The cost of the infrastructure on a per mile fuel basis become less significant as more hydrogen is consumed. Full utilization of the hydrogen infrastructure is one reason our value proposition works in material handling applications. After proving success from this business, our next step was to explore hydrogen and infrastructure as an opportunity to grow revenue and to accelerate the sales process.

We’ve done this by providing a single offering to the customers to convert a facility through a turnkey package, an option we’ve named GenKey. As a key component of GenKey, Plug Power offers GenFuel, a hydrogen and hydrogen infrastructure, which are now vital components in our activity to grow revenue.

The recent success of the GenFuel business has generated additional interest from customers and partners. I’d like to discuss two such opportunities. One is hydrogen generation. Today, the company is reselling hydrogen to our customers in material handling. The margins for hydrogen are modest in the single digit. Potential partners have recognized that most of the increased demand for liquid hydrogen in North America is being used to fuel Plug Power products.

This margin is being captured mostly by others for the increased use of hydrogen. Plug Power may consider investing in centralized hydrogen generation with a partner using some of the capital that was recently raised to significantly increase hydrogen margins. Each generation facility could support 20 to 40 GenKey sites.

We also view hydrogen as an opportunity to increase our servable addressable market. We feel our GenKey sites are natural distribution points to provide hydrogen to retail stores and wireless sites. For example, one GenKey site could service 50 to 75 retail stores and a distribution center. This could more than double the revenue that we could generate with each sale if the stores associated with the distribution centers were included. Additionally, this can increase our servable annual addressable market in North America in material handling from 6 billion to close to 10 billion. We’ve had a number of retail customers show interest in this solution.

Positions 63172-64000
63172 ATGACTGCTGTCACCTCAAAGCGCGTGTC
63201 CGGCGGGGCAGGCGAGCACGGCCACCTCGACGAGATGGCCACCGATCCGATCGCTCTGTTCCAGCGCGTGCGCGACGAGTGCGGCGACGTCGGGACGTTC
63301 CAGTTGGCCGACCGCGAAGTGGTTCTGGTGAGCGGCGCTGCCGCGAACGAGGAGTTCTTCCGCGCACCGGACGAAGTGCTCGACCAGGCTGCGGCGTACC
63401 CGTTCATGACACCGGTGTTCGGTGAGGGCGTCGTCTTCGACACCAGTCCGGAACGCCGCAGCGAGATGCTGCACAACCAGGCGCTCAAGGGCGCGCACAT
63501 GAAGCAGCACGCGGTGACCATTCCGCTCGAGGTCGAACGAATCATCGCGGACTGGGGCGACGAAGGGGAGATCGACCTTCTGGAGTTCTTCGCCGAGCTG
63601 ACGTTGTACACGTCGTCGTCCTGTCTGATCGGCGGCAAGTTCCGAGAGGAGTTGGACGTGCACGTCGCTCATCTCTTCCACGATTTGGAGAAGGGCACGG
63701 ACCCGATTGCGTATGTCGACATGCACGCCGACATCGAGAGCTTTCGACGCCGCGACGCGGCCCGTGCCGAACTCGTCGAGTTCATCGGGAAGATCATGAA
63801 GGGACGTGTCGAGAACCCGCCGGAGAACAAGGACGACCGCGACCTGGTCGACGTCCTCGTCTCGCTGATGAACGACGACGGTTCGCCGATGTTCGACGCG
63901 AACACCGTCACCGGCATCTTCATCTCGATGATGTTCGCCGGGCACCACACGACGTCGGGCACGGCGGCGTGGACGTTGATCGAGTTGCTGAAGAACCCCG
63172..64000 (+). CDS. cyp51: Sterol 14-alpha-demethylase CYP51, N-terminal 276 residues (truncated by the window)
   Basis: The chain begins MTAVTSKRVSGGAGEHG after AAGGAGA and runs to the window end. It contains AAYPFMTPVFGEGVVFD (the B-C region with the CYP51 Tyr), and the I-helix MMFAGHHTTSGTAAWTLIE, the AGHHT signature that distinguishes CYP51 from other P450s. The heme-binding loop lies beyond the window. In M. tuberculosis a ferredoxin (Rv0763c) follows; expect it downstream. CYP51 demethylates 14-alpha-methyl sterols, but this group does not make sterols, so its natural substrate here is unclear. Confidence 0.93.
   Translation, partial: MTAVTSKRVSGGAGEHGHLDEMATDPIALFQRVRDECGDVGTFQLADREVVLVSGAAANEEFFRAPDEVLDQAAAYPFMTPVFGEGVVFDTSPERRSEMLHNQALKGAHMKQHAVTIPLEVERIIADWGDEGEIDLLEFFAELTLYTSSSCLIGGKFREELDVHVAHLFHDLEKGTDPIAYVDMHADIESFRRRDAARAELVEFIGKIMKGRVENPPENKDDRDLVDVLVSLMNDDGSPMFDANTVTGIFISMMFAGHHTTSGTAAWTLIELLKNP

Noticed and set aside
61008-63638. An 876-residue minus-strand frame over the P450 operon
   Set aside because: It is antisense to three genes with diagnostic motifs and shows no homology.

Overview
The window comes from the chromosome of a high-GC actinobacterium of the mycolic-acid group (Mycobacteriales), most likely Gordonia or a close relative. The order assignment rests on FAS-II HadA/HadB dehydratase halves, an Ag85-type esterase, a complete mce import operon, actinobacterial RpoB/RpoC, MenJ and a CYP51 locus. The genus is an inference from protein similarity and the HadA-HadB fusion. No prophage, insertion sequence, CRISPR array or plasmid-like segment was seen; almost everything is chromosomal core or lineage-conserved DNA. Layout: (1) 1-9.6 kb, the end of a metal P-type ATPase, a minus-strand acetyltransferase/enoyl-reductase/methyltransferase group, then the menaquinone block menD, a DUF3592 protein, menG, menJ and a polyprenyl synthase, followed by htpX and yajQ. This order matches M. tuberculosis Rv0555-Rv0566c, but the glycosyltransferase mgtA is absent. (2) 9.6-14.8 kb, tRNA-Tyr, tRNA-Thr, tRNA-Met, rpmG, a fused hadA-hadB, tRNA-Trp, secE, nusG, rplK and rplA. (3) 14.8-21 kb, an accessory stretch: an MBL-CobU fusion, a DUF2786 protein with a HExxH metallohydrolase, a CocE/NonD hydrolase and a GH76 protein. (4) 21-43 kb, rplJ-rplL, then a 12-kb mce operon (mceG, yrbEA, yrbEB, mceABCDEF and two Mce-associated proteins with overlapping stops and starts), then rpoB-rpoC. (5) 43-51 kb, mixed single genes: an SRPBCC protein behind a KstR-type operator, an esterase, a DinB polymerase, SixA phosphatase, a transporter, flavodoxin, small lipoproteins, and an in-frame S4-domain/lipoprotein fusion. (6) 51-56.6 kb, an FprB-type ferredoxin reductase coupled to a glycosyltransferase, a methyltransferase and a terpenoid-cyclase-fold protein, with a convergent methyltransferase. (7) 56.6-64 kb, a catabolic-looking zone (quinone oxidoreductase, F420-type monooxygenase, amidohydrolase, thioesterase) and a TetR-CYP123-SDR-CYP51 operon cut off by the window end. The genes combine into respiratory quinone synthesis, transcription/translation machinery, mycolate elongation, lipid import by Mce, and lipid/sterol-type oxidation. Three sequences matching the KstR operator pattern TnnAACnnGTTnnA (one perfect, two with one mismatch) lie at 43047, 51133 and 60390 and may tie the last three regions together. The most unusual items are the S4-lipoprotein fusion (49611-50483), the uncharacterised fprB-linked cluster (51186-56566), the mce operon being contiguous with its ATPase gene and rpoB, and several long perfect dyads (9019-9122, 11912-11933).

Value proposition for retail stores is different from distribution centers. The model is based on simplifying logistics. Forklift trucks in stores are generally battery power and must be charged overnight.

We’ve spoken to our customers regarding what issues they see using batteries at their retail stores. Three issues have been identified. Batteries are often not charged when delivery truck comes to the store. Employee turnover rate in stores is high, and the staff often does not reliably following proper procedures for charging batteries.

The result is that delivery trucks can be waiting for up to a half hour or more until the battery have some minimum charge to unload the truck. A fuel cell can be refueled at a full power in under two minutes, a distinct advantage. Two, fuel cell in a retail store will typically last 7 years to 10 years. Batteries are often damaged by the staff by overcharging and can result in replacing batteries as often as every six months.

And finally, batteries that are not charged could lead to a missed opportunity to sell products. Envision a home repair retail stores with high shelves with goods on the top shelf. If a customer wants a product, and it’s on the top shelf, and the batteries are not charged, this is a missed opportunity, and worse, an opportunity for that customer to go across the street to a competitor.

So, in summary, Plug Power may use some capital to assist in increasing our servable, addressable market by expanding into retail stores, by developing local distribution for hydrogen fuel. We often so view this as an opportunity to grow margins since pricing may be higher at a retail store.

Now, let us discuss our near-term activities. Plug Power expects to ship approximately 650 GenDrive units in the second quarter of 2014 to customers including Walmart, P&G, Volkswagen, Central Grocers, and Ace. Already, to-date, Plug Power has over $80 million in bookings. This is two times bookings from 2013.